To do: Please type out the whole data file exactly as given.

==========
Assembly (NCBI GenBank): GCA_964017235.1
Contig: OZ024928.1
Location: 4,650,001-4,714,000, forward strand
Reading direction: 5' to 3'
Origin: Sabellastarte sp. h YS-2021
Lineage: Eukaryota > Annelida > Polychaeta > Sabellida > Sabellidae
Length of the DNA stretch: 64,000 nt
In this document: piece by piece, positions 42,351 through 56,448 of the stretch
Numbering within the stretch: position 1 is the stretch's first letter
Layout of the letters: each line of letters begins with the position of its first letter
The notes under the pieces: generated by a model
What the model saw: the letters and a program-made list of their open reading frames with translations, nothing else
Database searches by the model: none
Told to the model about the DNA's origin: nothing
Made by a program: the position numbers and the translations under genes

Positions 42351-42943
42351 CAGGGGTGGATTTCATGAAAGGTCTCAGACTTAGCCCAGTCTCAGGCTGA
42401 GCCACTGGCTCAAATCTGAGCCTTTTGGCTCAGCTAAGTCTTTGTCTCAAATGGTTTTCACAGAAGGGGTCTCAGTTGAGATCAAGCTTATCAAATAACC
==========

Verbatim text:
Assembly (NCBI GenBank): GCA_964017235.1
Contig: OZ024928.1
Location: 4,650,001-4,714,000, forward strand
Reading direction: 5' to 3'
Origin: Sabellastarte sp. h YS-2021
Lineage: Eukaryota > Annelida > Polychaeta > Sabellida > Sabellidae
Length of the DNA stretch: 64,000 nt
In this document: piece by piece, positions 42,351 through 56,448 of the stretch
Numbering within the stretch: position 1 is the stretch's first letter
Layout of the letters: each line of letters begins with the position of its first letter
The notes under the pieces: generated by a model
What the model saw: the letters and a program-made list of their open reading frames with translations, nothing else
Database searches by the model: none
Told to the model about the DNA's origin: nothing
Made by a program: the position numbers and the translations under genes

Positions 42351-42943
42351 CAGGGGTGGATTTCATGAAAGGTCTCAGACTTAGCCCAGTCTCAGGCTGA
42401 GCCACTGGCTCAAATCTGAGCCTTTTGGCTCAGCTAAGTCTTTGTCTCAAATGGTTTTCACAGAAGGGGTCTCAGTTGAGATCAAGCTTATCAAATAACC